Synthetic opioids such as fentanyl and their analogs have been a leading cause of opioid overdoses in the United States since 2016. According to the CDC, overdose deaths have increased from 16,849 in 1999 to over 100,000 in 2021 as a result of these substances.
It has been reported, however, that other opioid-like drugs are being circulated to the public. There is a possibility that these drugs are even more powerful, deadly, and harder to detect than fentanyl.
As America's opioid epidemic unfolds, nitazenes, or "Frankenstein opioids," present a severe and growing challenge to public health officials, first responders, and law enforcement officers.
What are nitazenes?
As described in the CDC's Morbidity and Mortality Weekly Report (MMWR), nitazenes are a group of synthetic opioids that are synthesized in a laboratory. Unlike naturally occurring opioids, such as morphine and codeine, which come from poppy plants, they're made in a lab.
Examples of nitazines include:
In terms of controlled substances, nitazenes fall under Schedule I. The reason? The United States does not currently accept their use for medical purposes. Because Schedule I substances are so likely to cause dependence and addiction, they aren't available even with prescriptions. As well as heroin, there is lysergic acid diethylamide (LSD) on the Schedule I list.
Nitazenes were first developed by a Swiss company working to develop morphine alternatives in the 1950s. However, their risks prevented them from being introduced to the market. In 2019, Nitazenes, nicknamed "Frankenstein opioids," were found in street drugs for the first time. As a result of their dangerous potential to cause opioid overdoses, they've been making headlines recently.
What nitazenes have caused overdoses?
As of 2020, isotonitazene, also known as "nitazene," was the main cause of deaths related to nitazene. Metonitazene, however, caused the majority of nitazene-related deaths in 2021. Isotonitazene is considerably more powerful than fentanyl, a synthetic opioid linked to overdose deaths across the country. But, the potency of metonitazene is similar to that of fentanyl.
What makes nitazenes so dangerous?
Overdoses from nitazenes are highly likely to occur due to their extremely potent nature. The effects of an opioid overdose can include losing consciousness and stopping breathing. If left untreated, they can cause death.
The majority of opioid overdose deaths are caused by synthetic opioids such as nitazenes. In 2020, synthetic opioids caused more than 80% of deaths caused by opioid overdoses.
It is possible for someone to buy nitazenes unknowingly if they think they are acquiring something else when they buy street drugs. When you buy street drugs, you don't know what you're taking because synthetic opioids are often mixed with other substances. That's why it's very important to only take medications prescribed by healthcare providers and dispensed by pharmacies. The drugs or pills you purchase elsewhere may contain dangerous substances like nitazenes, which are potentially deadly.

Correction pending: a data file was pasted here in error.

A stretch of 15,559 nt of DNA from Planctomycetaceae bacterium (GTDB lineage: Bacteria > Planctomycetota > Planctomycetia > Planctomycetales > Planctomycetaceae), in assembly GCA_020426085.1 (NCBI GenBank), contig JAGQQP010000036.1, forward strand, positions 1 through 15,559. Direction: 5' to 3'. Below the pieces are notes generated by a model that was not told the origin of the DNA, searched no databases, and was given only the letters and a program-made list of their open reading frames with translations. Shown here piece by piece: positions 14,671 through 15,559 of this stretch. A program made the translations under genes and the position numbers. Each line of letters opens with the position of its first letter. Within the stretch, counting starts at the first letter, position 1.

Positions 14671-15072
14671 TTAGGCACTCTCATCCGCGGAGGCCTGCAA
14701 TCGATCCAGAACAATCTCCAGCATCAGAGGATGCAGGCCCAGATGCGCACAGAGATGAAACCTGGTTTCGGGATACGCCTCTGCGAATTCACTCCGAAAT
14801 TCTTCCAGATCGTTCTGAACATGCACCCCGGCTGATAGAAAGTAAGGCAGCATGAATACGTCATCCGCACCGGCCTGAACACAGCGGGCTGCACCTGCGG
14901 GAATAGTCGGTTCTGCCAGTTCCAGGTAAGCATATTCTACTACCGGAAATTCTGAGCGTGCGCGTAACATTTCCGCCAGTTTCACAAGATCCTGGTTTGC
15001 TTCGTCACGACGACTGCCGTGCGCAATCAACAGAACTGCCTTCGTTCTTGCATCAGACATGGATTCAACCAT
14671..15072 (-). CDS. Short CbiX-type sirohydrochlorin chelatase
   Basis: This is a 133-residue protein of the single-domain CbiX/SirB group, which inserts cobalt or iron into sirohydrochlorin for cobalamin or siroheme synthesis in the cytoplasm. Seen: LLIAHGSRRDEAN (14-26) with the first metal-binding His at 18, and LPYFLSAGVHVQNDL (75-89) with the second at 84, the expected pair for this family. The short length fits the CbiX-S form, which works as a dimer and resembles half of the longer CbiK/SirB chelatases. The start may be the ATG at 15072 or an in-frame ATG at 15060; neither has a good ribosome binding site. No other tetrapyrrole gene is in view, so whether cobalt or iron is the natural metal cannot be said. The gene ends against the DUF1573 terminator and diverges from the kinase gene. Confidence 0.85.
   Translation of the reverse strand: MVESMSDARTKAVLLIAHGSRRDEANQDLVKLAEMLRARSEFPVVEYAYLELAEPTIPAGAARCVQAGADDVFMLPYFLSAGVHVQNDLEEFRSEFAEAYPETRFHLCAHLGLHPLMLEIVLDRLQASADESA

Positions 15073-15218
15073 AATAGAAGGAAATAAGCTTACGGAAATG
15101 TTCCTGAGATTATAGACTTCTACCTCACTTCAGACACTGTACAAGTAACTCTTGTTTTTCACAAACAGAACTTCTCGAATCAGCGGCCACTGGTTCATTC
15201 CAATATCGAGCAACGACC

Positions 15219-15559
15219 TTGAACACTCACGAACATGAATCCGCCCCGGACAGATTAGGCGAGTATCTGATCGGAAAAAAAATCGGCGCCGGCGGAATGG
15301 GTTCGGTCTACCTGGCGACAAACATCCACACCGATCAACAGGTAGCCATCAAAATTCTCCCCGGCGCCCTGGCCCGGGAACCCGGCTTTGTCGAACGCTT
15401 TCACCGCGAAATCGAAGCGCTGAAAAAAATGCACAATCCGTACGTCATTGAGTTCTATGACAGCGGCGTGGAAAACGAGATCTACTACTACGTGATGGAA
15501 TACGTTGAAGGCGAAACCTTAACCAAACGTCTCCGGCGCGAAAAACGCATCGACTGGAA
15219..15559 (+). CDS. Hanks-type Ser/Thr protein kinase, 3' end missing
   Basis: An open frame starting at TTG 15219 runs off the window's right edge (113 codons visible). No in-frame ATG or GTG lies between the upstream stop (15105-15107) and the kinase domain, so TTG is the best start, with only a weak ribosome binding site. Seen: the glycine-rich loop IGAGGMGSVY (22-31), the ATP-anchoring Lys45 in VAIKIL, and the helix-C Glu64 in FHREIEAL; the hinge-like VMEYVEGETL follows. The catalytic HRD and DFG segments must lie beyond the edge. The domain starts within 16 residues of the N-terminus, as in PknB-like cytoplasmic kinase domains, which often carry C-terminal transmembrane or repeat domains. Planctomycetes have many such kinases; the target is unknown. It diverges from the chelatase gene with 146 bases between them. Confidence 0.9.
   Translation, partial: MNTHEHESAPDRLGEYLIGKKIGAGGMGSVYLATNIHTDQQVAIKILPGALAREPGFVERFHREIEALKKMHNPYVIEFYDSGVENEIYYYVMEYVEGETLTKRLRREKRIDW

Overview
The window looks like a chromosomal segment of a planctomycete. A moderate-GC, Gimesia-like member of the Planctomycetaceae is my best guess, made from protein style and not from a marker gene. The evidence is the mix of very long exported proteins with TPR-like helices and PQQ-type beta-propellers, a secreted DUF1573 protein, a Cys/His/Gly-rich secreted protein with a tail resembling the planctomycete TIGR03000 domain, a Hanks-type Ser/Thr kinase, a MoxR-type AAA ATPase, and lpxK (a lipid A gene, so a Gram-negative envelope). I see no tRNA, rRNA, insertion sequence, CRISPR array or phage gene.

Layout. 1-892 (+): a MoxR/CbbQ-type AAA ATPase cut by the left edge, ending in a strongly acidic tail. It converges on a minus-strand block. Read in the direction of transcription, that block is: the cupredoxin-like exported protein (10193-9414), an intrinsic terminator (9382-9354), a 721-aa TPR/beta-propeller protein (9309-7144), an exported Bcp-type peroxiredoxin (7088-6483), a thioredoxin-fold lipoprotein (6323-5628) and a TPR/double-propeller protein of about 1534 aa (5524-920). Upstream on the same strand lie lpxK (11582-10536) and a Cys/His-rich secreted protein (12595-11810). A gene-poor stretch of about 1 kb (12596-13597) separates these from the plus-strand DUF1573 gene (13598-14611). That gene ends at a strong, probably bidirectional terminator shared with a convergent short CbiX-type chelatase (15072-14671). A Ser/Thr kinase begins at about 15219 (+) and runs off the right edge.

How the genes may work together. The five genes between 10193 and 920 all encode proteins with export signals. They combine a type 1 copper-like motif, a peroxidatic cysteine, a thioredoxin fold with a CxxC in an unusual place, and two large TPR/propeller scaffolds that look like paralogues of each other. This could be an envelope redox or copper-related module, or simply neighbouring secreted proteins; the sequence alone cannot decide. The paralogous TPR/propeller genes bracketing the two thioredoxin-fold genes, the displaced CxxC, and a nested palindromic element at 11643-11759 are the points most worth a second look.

How do nitazenes look?
Generally, nitazenes are found as powders. Their colors can range from off-white to yellow to brown. In addition, they may be mixed with other drugs, such as heroin or fentanyl. When a nitazene is added to a drug, it makes it more potent, more addictive, and less expensive.
Nitazenes can also be manufactured into pills under different names. An example would be oxycodone, an opioid prescribed by doctors.
How do people consume nitazenes?
As well as powders, nitazenes are available in capsules and liquids. Many users are likely injecting what they think is heroin or fentanyl, but instead, they are ingesting a substance laced with nitazenes. The drugs can be injected or snorted when in powder form.
Is there an effective treatment for a nitazene overdose?
In cases of a nitazene overdose, high doses of naloxone may be needed, which is used by emergency responders to revive victims of heroin overdoses or fentanyl overdoses.
Narcan, also known as Naloxone, is a synthetic opioid overdose reversal medication that is approved by the FDA. According to the Substance Abuse and Mental Health Services Administration, it is an opioid antagonist that binds to opioid receptors to reverse and block their effects.
What’s being done to prevent harm from nitazenes?
There is a growing concern about nitazenes from the U.S. Drug Enforcement Administration (DEA). There have also been warnings about the dangers of these drugs issued by several states, including Florida, Tennessee, and Ohio. It is crucial that the public is made aware that nitazenes have been found in street drugs. Maybe this will make someone think twice about buying a drug with unknown ingredients.
People can also prevent deaths from nitazene by having Narcan easily accessible.
If you or someone you know struggles with substance use, help is available. Call SAMHSA’s National Helpline at 1-800-662-4357 to learn about resources in your area.